Illinois named largest net exporter of incoming college freshman to other states’ public schools
Hang on for a minute...we're trying to find some more stories you might like.
Email This Story
As the school year comes to a close, many seniors across the country must ask themselves: “What comes next for me?” For the majority of high school students in Illinois, attending college out-of-state seems to be the new trend. According to Chicago Magazine, Illinois is now the nation’s largest net exporter of incoming college freshmen to other states’ public schools.
Due to the tendency for students to leave Illinois, several in-state public colleges have raised their tuition fees. The University of Illinois at Urbana-Champaign (UIUC) rose their tuition fee 1.7 times faster than out-of-state colleges within the last decade. Additionally, the freshmen class at Eastern Illinois University (EIU) experienced a 25 percent decrease in enrollment over the last year.
College counselor Dan Miller recognizes the various factors that contribute to one’s college decision making process. However, Miller notes that one of the most determining factors is related to cost.
“College is very expensive and to pay any tuition is a big change in comparison to paying regular taxes to a public high school,” Miller said. “Cost is often one of the biggest final factors that leads a student to one school, and when I’m working with seniors in the spring, [cost] is almost always in that conversation.”
While one is likely to pay less expenses by staying in-state for college, schools like the University of Iowa (UI) have recently offered tuition up to 20 percent cheaper than UIUC, thus attracting more students out-of-state.
Emmie Hanna ’17 plans to attend the Miami University at Ohio (MU) in the fall. For Hanna, cost was not that big of a concern. Instead, she was drawn to several other aspects of MU.
“[Attending Miami] was more for connections and majors,” Hanna said. “I am going into marketing and Miami’s business school is well-recognized.”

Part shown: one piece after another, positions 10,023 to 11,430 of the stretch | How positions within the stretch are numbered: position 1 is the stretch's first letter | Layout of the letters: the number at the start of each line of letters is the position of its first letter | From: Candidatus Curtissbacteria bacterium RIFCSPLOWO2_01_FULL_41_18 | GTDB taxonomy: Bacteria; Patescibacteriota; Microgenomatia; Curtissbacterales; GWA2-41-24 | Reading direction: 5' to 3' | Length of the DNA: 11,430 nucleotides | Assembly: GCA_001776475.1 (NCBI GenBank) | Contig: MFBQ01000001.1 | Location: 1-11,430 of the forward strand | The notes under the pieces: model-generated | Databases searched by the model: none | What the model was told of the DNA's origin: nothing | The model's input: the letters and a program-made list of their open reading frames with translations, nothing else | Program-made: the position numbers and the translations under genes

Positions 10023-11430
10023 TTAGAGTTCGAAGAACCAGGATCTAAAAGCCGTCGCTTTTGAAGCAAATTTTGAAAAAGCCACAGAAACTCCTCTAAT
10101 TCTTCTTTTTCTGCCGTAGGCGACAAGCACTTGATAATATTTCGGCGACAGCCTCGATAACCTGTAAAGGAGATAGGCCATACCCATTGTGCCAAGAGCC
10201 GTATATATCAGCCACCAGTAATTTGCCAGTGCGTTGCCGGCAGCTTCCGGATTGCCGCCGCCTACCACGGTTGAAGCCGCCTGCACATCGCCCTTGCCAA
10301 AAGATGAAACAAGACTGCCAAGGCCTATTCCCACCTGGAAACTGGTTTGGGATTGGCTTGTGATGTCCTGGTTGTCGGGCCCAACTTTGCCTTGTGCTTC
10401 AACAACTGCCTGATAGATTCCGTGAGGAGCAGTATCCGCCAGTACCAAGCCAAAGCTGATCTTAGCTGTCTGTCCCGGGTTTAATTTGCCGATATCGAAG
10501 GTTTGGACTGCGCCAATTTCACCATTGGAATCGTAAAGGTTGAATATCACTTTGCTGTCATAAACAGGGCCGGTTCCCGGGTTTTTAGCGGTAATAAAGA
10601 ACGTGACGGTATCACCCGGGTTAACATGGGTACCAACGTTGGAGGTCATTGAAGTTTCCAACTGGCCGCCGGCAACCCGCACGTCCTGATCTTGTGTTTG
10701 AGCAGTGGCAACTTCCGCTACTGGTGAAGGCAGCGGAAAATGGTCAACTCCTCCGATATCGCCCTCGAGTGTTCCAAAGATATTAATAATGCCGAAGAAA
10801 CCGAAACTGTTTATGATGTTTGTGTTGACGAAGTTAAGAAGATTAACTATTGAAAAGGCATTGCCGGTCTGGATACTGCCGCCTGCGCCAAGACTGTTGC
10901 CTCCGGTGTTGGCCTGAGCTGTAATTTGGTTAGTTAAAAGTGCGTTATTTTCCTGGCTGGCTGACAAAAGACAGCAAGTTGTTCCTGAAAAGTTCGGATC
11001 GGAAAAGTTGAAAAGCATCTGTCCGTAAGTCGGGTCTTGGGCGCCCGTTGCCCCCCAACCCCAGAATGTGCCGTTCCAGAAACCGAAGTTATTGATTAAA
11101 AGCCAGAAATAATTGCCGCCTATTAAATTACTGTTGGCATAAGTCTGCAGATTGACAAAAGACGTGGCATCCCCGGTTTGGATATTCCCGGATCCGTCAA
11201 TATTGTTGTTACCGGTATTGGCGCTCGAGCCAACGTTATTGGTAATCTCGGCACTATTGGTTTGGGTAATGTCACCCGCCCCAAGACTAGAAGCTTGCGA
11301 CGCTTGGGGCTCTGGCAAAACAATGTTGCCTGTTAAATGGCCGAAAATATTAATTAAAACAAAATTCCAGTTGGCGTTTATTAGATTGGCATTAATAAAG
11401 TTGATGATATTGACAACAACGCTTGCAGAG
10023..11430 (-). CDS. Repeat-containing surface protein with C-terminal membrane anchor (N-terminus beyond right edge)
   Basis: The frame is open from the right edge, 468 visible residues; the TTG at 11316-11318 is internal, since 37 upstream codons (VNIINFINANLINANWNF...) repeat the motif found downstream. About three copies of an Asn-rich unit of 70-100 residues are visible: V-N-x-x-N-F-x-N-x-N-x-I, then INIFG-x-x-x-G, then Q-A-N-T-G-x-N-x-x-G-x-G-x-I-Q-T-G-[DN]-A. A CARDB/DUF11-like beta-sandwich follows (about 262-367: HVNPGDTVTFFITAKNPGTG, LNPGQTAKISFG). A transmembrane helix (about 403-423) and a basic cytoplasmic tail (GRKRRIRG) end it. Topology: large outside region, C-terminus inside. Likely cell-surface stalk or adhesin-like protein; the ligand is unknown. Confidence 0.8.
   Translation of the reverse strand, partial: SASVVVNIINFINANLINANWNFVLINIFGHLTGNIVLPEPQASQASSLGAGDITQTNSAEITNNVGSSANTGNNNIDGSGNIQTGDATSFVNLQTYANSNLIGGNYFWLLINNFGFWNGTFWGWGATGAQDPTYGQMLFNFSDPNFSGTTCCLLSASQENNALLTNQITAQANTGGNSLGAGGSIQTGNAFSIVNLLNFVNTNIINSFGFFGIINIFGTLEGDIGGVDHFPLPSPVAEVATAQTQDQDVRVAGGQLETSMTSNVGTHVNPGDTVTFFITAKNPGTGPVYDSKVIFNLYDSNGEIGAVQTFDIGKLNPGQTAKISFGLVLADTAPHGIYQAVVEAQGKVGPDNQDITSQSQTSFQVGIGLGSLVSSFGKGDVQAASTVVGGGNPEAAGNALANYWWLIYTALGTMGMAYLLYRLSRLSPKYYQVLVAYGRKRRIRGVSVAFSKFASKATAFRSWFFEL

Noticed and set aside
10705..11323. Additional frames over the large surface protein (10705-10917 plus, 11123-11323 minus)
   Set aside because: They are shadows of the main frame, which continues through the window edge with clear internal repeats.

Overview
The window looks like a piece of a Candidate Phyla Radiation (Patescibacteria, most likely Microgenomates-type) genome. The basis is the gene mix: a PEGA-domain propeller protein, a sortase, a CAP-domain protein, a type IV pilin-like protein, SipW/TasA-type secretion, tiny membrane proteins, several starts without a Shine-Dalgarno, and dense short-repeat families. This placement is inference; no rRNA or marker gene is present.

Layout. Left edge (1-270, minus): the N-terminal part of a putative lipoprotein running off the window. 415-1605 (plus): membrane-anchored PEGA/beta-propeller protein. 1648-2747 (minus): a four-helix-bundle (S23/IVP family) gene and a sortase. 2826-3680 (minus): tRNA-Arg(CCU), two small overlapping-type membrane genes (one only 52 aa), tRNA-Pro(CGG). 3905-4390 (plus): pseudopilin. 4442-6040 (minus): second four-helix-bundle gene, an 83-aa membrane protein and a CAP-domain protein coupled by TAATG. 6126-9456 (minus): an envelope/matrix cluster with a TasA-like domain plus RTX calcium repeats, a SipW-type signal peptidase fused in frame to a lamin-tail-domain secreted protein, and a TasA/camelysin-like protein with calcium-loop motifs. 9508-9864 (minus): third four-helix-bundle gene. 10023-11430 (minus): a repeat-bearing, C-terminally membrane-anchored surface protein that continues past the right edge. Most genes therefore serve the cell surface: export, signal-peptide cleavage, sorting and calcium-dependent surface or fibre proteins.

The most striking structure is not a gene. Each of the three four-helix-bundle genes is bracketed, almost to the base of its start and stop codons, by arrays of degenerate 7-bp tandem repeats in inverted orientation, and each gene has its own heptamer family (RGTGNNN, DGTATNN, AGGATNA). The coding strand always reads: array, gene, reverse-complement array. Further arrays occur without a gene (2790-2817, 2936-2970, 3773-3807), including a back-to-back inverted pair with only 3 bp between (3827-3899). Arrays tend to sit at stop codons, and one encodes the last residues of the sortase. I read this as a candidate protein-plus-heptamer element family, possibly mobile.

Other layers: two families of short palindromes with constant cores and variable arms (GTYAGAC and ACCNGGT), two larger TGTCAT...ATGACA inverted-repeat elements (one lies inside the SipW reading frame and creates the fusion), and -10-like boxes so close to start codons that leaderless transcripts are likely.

After considering colleges from all over the country, Hanna was drawn to MU for its overall education. While several other schools had its own business programs, she decided that MU’s would benefit her the most.
While increasingly more students are leaving Illinois for college, there are still some that stay. Jacob Singer ’17 plans to stay in-state for college to attend UIUC. Similarly to Hanna, Singer committed due to UIUC’s focus on specific majors, such as its engineering school.
Yet, Singer feels that there are still a wide range of benefits to staying in-state aside from his educational pursuits. This includes closer proximity to home and the added perk of seeing familiar faces on campus.
“Although a lot of students go to UIUC from Stevenson, I don’t think it changes the experience that you can get from the college,” Singer said. “Just because a lot of people that you know go to the same school as you, it doesn’t mean that you have to stay with them.”
Regardless of the sudden spike in Illinois students attending other states’ colleges, it all comes down to the priorities and expectations each student establishes for his or her prospected college.
“I think it depends for each student,” Miller said. “Every student has a different set of priorities, and it also has to be balanced with the family as well. Whether it be cost related or distance.”